While the rest of the world appears to be moving away from print publications, Georgie Pengelly bucked the trend to launch a new hyperlocal magazine in September last year, and it’s paying off.

The premise is based on magazines targeting a specific group of residents living in a single postcode. The first magazine, 2075, was launched in the Sydney suburb of St Ives where Georgie grew up. Less than a year after it’s formation, the outlet, Neighbourhood Media, has already expanded to include 16 different publications, all for their own specific postcode in Sydney.

Having worked across various areas of media publishing, including sales, consulting and marketing, Georgie says she had begun to notice a disconnect between the content publishers were creating and their audiences, before inspiration struck during the uncertainty of 2020. 

“When COVID-19 hit, I wanted to to flip the model and create something for a specific audience, opposed to a specific advertiser group. We put the readers of each title first. Our audience is not 200,000 people right across Sydney, but a close-knit community of people living together within a specific suburb. Having these unique audiences let’s us create highly engaging and relevant content. I’ve been in print media, the ‘dying’ industry, for eight years now, and it’s so refreshing to see people engaging with the product as much as they are’” she says.

“I started off investing in a one page PDF which I took to market, and within three weeks I had surpassed the sales target three times over for the first issue. I obviously couldn’t show any previous issues, so it really only had a little intro about Neighbourhood Media, our branding, and an outline of the advertising options.

“After creating some awareness of the magazine among the local community, myself and our Editor went to distribute to the local community ourselves and we had people stopping us in the street asking for copies, as well as various cafes and retailers asking for multiple copies or boxes to meet demand they had already seen. Just that morning we had residents going in and asking various locations for copies!”

Each of the 16 publications (soon to be more) are to be produced quarterly from now on by a team comprising Georgie, an Editor, Graphic Designer, Head of Editorial, and four or five other contributors.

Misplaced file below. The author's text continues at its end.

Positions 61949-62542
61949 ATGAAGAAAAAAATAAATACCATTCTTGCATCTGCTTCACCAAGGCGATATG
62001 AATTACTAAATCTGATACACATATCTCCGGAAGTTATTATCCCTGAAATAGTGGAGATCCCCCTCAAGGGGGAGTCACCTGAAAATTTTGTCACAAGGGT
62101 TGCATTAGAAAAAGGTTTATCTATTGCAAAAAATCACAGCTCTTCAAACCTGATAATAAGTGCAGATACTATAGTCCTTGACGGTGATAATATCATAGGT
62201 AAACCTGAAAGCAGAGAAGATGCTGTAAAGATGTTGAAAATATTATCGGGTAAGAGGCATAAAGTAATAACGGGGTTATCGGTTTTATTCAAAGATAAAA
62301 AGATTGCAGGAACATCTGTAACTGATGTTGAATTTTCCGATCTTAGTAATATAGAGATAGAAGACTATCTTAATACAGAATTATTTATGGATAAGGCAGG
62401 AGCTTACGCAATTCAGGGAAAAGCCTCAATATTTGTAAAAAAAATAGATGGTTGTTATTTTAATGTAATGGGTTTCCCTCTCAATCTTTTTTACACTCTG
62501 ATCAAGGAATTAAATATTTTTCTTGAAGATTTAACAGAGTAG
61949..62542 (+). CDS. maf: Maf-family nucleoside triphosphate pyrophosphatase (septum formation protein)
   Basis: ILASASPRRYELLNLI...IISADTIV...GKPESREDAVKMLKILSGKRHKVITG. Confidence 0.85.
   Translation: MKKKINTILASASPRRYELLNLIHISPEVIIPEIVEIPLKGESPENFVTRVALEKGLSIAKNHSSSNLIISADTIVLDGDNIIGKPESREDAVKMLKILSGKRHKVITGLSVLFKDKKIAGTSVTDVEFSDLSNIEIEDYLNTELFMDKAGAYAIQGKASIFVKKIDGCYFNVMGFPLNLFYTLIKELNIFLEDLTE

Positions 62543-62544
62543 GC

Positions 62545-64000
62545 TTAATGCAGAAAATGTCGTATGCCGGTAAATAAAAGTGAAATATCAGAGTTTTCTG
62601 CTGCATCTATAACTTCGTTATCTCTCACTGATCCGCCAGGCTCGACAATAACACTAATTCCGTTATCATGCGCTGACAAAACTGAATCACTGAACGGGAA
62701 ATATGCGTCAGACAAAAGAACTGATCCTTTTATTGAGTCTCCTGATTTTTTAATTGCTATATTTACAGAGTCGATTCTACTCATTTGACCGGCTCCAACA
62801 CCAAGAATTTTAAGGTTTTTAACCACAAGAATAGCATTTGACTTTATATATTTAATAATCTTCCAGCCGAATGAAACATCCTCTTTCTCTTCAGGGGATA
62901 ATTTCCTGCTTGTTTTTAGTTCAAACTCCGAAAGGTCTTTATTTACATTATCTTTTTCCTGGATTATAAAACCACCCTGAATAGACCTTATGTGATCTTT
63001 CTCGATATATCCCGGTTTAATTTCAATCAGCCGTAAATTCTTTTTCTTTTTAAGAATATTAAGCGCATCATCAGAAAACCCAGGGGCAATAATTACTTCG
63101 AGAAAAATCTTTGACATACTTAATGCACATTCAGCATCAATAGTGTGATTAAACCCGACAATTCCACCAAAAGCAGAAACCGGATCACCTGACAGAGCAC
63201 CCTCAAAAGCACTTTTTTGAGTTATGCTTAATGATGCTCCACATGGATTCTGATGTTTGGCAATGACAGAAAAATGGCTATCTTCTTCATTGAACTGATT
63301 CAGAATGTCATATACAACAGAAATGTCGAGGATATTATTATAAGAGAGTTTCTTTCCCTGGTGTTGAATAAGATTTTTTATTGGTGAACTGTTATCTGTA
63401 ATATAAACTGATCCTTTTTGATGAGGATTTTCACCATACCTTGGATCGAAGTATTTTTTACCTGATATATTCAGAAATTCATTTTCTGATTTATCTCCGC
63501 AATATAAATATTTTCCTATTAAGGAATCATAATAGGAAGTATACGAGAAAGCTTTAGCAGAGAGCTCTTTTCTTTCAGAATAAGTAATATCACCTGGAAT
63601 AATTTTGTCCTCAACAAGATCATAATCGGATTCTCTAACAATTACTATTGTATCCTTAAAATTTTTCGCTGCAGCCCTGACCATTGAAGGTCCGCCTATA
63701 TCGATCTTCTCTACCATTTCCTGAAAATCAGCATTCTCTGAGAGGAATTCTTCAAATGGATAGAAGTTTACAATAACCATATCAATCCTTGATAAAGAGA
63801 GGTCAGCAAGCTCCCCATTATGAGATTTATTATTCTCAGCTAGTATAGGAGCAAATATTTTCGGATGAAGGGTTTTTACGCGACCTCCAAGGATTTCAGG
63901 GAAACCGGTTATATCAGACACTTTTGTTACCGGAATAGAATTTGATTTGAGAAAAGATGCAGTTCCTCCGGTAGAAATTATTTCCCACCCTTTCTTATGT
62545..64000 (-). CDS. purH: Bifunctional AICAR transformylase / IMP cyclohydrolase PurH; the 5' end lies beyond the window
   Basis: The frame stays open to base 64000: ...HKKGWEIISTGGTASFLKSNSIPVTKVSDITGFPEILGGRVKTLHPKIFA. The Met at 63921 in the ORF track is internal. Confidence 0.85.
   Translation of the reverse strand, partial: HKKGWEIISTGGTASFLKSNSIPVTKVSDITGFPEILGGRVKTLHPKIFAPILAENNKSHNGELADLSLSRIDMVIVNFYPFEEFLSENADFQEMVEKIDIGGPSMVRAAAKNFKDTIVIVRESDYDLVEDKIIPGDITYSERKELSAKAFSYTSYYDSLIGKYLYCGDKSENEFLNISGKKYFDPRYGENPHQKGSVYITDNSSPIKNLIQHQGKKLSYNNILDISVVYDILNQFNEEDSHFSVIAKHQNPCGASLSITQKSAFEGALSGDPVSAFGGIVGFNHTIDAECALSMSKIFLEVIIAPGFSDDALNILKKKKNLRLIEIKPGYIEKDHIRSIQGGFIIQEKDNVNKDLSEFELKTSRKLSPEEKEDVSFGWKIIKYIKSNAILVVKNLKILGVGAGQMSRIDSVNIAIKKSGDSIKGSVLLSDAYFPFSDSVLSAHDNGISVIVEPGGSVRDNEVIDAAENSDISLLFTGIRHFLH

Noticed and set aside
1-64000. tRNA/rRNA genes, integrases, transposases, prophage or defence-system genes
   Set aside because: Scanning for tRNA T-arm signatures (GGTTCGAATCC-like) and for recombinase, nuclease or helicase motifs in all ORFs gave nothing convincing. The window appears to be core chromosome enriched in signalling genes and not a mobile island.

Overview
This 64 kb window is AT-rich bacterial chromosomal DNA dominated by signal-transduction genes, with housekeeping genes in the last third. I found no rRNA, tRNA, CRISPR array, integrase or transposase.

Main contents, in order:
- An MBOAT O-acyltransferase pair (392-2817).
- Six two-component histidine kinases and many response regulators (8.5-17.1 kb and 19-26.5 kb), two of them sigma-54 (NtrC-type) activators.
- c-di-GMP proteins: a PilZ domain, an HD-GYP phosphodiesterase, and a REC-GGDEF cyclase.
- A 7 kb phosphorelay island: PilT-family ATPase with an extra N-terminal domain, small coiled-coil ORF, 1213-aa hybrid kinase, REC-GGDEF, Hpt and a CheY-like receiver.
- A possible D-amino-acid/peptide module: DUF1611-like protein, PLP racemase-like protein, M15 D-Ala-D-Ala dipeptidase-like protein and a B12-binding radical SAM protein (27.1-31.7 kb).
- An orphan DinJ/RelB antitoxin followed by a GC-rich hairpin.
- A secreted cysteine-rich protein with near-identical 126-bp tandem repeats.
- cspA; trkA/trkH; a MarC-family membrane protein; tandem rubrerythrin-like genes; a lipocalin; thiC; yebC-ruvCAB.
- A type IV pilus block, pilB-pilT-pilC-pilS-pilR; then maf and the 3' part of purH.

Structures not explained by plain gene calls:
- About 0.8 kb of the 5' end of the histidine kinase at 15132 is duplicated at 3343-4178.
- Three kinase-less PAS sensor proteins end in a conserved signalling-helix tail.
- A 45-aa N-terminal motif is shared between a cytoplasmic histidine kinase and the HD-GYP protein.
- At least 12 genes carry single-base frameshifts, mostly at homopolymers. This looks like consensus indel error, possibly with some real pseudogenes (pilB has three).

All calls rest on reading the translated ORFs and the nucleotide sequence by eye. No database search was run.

The magazines are all titled after their specific postcode in a simple, numerical format, a decision Georgie credits with providing people with a “subliminal recognition” that the content will be suited to their interests. 

She says the success of Neighborhood Media proves that people want to feel connected to where they are living. 

“The nicest stories I hear are from those people that have been profiled in a magazine, with a photo, and get stopped by readers when they’re out in the local community,” Georgie says.

“Obviously the reader has been touched or impacted by the story and it’s so amazing to see connection and conversations happening in real time because of our content. It really drives home what we’re all about, we want to be the platform that encourages and builds these kinds of relationships within communities.”

“In a digital world these kind of authentic connections aren’t really fostered or encouraged”.

The magazines are provided free to local residents, with revenue generated solely from advertising by local businesses. 

Unlike many large publications, Georgie says these businesses are quoted for advertising based on the value of the magazines’ circulation of individual copies, not estimates of readership figures — an industry standard measurement which equates one magazine to multiple readers to inflate the perceived reach of a publication.